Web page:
An Expert is certainly a strong player, and transcending class-level chess is a reasonable goal for someone of ordinary intelligence willing to put the work into the game, after sufficient experience. So, why do so many class players spend years, reading chess books, studying openings, and so forth, without ever reaching Expert (or a high Class A rating close to this)?

    A good chess coach bridges the two categories of players. In Dan Heisman's book The Improving Chess Thinker, Heisman concludes, on the basis of long experience, that the primary difference is that class-players (especially those rated 1800 and below, but often others) lack, or fail to systematically apply, an organized thinking process.

    As a class player, I could see exactly what Heisman was talking about: it's so true! What good does it do to study openings or even to do tactical puzzles in a book if you are neglecting the fundamentals in your games? Do you examine all of your opponent's checks, captures, and threats after each of his moves? Do you perform the same examination with respect to your own move options? Do you, again, look for your opponent's checks, captures (and recaptures -- all of them) and threats when deciding on a prospective move, but before actually making it?

    It's not "sexy", and it takes a lot of work to actually put this into practice effectively, but it's sound.
  14. 27 Oct '10 21:11
    Sach,

    What is your definition of logic?

    It seems to me that logic is just something that makes sense. You do something that seems right.

    Are calculations logic? I don't think so. Perhaps doing calculations will see if your logical move is a good one, but I do not believe that calculationing is the same thing as being logical. I'd call the ability to calculate is a skill. It is a developed skill. It is not logic.

    If game is simply a game of logic, then it seems to me that the only way to get better would be to become more logical.
  15. 28 Oct '10 00:21 / 3 edits
    Originally posted by Eladar
    Sach,

    What is your definition of logic?

    It seems to me that logic is just something that makes sense. You do something that seems right.

    Are calculations logic? I don't think so. Perhaps doing calculations will see if your logical move is a good one, but I do not believe that calculationing is the same thing as being logical. I'd call the ability ...[text shortened]... of logic, then it seems to me that the only way to get better would be to become more logical.
    In the present context, logic is the application of a well-defined set of rules (legal moves) to a set of premises (starting position, the move under consideration) to reach a conclusion (end position after a given move sequence). Effectively, a player uses spatial logic as well as combinatorial logic to evaluate a given move out to a "sufficiently far" point in the game. Analysis compares the calculational result of various tested move sequences to determine the relative best move according to that player's criteria. Criteria typically involve material and positional factors but the weighting of these factors will vary from player to player.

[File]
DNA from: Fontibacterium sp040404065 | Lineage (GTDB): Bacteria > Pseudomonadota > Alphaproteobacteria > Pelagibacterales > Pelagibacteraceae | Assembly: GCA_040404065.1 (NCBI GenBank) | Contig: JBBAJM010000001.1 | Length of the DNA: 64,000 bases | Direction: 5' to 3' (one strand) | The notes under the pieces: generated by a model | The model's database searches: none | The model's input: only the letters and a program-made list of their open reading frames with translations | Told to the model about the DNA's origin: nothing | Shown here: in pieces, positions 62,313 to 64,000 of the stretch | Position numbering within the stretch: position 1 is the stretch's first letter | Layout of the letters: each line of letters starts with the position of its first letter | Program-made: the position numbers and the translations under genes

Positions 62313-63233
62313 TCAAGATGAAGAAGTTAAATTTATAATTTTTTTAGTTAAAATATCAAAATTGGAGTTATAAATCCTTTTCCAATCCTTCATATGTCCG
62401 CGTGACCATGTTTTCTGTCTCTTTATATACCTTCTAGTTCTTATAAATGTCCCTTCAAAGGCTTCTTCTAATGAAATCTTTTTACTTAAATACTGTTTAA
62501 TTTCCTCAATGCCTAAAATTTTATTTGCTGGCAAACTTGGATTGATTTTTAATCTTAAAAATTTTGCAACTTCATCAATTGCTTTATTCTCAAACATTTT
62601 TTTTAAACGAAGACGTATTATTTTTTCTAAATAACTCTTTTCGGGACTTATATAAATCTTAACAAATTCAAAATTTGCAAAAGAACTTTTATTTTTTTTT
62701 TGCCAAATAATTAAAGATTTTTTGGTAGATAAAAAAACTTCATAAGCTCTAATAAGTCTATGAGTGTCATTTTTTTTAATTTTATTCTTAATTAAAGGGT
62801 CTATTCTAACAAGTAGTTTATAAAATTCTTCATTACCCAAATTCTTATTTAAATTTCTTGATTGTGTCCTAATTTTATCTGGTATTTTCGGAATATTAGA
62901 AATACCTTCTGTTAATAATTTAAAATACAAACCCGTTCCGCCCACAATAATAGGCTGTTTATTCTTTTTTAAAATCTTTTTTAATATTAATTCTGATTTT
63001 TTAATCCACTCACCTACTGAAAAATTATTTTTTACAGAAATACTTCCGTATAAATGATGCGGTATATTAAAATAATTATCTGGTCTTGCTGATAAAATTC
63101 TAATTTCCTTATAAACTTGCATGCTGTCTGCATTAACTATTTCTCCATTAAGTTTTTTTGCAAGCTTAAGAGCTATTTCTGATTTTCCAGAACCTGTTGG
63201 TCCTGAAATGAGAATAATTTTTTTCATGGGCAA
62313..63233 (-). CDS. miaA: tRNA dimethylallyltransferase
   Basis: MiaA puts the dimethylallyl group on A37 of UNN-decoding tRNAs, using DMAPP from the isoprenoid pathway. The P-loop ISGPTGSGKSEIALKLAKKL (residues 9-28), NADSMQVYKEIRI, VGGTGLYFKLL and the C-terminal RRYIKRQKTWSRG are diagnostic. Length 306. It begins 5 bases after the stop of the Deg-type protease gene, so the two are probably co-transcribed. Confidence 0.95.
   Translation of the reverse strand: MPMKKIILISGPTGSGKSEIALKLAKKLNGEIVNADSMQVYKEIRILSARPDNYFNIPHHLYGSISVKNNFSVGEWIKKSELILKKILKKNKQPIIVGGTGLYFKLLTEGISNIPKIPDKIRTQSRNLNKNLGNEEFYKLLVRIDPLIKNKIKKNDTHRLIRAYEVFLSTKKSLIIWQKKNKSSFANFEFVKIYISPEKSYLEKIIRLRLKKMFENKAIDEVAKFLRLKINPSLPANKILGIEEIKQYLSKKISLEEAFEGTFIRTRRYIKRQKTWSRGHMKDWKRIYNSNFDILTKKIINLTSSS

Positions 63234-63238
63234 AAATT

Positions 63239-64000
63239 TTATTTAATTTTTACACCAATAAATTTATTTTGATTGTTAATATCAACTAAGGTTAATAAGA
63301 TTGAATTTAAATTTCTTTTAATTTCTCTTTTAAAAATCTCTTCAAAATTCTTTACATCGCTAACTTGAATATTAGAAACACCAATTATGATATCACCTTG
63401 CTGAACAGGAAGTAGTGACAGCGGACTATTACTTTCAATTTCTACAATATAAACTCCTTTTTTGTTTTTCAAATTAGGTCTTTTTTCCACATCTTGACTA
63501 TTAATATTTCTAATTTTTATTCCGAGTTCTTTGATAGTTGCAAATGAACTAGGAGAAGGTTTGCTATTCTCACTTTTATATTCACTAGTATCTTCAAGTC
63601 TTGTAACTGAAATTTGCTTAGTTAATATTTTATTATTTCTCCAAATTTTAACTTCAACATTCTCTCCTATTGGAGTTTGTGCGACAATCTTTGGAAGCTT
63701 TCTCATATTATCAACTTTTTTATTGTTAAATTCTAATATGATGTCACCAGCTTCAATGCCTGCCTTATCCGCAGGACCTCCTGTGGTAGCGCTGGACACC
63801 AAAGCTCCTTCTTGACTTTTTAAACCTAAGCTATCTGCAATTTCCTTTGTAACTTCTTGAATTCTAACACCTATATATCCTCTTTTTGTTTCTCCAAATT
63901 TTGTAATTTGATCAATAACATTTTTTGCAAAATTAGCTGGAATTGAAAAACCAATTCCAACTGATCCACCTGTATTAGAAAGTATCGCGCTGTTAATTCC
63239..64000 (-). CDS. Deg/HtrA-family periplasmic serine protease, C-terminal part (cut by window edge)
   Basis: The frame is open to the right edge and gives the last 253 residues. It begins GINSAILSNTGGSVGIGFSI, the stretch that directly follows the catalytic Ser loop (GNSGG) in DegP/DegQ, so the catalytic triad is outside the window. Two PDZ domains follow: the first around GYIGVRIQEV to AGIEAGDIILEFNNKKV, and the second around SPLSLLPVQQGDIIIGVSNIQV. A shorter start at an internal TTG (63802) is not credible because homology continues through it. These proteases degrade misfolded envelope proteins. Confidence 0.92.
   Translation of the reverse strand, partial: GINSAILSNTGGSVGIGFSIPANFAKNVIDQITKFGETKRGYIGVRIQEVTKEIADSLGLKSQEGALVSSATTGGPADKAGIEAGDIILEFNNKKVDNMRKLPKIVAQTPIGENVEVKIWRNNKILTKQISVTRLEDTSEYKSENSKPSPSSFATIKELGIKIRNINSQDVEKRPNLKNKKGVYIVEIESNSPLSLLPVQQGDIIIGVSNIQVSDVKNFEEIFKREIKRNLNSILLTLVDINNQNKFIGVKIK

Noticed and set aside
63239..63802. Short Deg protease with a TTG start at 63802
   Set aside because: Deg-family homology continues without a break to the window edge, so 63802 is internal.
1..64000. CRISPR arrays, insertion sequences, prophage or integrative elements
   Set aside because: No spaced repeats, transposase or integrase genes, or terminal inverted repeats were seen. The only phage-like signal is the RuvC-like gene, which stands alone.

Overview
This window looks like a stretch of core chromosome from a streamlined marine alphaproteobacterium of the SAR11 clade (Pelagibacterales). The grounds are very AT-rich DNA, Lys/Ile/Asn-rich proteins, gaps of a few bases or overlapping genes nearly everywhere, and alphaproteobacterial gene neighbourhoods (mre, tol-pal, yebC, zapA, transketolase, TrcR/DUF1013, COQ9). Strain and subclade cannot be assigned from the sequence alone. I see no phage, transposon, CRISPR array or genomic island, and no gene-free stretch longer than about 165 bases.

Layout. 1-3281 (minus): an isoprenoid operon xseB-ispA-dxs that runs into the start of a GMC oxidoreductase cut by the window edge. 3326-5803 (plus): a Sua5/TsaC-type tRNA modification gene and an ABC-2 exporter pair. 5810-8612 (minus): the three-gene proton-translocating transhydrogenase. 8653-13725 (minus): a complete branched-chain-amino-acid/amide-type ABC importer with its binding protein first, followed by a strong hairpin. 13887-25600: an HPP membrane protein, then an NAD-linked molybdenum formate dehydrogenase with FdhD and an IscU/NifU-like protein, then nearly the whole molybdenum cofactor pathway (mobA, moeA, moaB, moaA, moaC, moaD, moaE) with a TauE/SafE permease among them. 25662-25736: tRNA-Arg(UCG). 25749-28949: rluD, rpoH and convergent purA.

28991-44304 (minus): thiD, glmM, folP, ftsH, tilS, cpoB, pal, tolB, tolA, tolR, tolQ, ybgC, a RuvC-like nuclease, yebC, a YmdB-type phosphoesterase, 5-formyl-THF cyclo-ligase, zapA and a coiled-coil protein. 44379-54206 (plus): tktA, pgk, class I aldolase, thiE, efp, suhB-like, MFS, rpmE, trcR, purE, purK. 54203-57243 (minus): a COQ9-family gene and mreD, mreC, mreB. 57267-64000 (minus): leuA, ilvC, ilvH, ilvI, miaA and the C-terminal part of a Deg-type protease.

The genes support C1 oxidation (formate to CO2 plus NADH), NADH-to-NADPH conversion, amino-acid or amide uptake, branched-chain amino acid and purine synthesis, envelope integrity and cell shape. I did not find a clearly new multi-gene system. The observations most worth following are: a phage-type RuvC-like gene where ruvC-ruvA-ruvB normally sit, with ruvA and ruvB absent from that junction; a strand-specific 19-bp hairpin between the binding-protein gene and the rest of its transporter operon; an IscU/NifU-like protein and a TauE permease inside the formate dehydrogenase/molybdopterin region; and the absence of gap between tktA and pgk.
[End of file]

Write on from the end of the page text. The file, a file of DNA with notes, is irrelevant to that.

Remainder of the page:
So, yes, calculation in chess involves logic. The whole point of calculation is to involve a degree of rigor in deciding what "makes sense" or "is right" in a given position. It is not the only consideration possible -- intuition may also be involved -- but strong players often use analysis (including calculation) to provide the foundation for intuitive decisions which then take them beyond strict calculation.

    And yes, one of the ways to improve skill in chess is to become more logical. Weak players are less logical than stronger players where chess logic is concerned. Weak players often perform little or no calculation, much less any attempt at systematized calculation (analysis). When they do, they often do so erroneously, failing to accurately predict consequences, overlooking consequences, and indulging biases rather than reasoning impartially about a given position and move. (Incidentally, I don't yet consider myself a good player -- that remains an aspiration.)

    It isn't merely logic, but logic is certainly involved. As I said above, analysis isn't simply a matter of recognizing patterns (though it often involves that as well), it's a combination of logic used to work through calculations accurately, board vision, and tactical vision; and to the extent that positional considerations are weighed, strategic vision may be involved in analysis as well. All of that may be used in evaluating a given position or a set of possible positions resulting from a given move.

    And no, it isn't SIMPLY a game of logic. The whole point of my rebuttal is to assert that chess is a game, not of logic OR knowledge, but of logic AND knowledge. Furthermore, there is an interactive dynamic between these, as logic may lead to new knowledge, and knowledge can guide the application of logic.